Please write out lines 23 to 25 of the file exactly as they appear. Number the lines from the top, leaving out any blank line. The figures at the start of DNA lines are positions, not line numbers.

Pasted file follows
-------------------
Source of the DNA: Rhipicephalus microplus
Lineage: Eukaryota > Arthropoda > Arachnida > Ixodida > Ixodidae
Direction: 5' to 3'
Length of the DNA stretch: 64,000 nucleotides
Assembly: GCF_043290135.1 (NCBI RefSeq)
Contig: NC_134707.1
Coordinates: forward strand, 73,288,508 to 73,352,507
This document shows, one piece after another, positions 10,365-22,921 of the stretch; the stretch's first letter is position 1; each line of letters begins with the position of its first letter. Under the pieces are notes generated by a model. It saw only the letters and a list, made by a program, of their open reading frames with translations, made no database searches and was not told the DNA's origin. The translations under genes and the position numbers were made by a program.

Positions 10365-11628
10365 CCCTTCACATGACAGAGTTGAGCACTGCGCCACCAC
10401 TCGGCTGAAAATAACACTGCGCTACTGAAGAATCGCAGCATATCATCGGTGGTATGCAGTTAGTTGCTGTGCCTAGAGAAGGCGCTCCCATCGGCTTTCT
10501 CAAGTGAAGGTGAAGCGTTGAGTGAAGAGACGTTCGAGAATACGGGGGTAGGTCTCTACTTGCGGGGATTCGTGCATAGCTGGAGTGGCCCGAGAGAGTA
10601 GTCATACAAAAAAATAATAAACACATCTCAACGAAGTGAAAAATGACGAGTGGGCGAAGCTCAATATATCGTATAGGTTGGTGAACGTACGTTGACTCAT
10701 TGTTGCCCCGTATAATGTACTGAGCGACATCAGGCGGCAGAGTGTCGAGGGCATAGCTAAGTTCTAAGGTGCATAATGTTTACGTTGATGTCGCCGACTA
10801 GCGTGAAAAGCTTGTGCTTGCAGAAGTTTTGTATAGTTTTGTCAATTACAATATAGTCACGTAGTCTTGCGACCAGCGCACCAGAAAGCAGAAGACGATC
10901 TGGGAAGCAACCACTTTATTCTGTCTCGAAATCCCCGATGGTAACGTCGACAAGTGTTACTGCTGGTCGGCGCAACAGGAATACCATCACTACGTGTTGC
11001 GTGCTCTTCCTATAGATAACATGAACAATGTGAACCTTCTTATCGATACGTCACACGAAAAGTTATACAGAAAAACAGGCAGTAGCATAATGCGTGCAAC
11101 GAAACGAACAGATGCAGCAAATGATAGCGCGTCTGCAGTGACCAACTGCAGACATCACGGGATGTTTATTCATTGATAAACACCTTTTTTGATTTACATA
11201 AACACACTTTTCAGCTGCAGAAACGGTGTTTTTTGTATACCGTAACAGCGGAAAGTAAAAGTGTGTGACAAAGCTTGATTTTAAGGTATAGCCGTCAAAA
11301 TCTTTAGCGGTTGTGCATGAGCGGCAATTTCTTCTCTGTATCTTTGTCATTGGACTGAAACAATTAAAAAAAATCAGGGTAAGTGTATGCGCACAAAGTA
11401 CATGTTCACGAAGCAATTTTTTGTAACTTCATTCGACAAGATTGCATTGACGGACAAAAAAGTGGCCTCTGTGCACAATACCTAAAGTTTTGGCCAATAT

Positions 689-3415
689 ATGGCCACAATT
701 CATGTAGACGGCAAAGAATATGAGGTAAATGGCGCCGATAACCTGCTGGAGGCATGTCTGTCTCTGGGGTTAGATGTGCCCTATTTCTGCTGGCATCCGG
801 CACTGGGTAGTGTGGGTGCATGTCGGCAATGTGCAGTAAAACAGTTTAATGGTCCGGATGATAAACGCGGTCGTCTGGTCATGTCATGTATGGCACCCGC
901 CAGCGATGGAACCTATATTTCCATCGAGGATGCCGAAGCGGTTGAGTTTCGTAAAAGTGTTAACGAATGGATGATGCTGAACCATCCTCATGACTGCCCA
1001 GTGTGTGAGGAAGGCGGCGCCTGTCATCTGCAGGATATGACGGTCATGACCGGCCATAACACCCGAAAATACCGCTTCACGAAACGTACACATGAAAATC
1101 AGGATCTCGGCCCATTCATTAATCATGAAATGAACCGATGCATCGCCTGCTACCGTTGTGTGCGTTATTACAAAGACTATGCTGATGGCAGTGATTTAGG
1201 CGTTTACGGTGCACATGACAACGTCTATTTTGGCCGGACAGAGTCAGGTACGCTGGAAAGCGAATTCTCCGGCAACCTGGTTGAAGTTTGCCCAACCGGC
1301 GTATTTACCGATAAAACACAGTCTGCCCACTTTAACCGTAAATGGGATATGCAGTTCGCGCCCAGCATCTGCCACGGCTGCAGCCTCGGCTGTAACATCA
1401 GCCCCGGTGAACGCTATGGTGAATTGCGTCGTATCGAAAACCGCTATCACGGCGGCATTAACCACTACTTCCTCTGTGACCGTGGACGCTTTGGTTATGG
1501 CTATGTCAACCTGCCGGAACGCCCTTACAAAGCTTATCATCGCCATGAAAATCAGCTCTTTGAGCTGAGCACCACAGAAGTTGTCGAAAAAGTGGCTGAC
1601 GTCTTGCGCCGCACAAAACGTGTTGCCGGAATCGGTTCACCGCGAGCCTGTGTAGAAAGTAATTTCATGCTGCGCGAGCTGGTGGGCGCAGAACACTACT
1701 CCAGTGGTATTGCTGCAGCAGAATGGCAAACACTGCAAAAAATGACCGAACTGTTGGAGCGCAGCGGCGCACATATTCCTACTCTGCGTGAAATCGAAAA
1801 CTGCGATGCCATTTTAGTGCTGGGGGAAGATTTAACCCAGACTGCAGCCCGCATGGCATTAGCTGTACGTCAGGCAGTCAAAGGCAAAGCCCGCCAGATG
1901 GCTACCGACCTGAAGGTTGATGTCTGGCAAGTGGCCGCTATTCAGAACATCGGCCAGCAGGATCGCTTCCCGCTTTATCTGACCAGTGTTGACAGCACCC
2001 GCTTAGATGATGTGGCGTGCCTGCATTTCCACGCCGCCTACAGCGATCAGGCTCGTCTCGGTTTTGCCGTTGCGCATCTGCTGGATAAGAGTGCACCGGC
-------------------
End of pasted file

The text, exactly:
689 ATGGCCACAATT
701 CATGTAGACGGCAAAGAATATGAGGTAAATGGCGCCGATAACCTGCTGGAGGCATGTCTGTCTCTGGGGTTAGATGTGCCCTATTTCTGCTGGCATCCGG
801 CACTGGGTAGTGTGGGTGCATGTCGGCAATGTGCAGTAAAACAGTTTAATGGTCCGGATGATAAACGCGGTCGTCTGGTCATGTCATGTATGGCACCCGC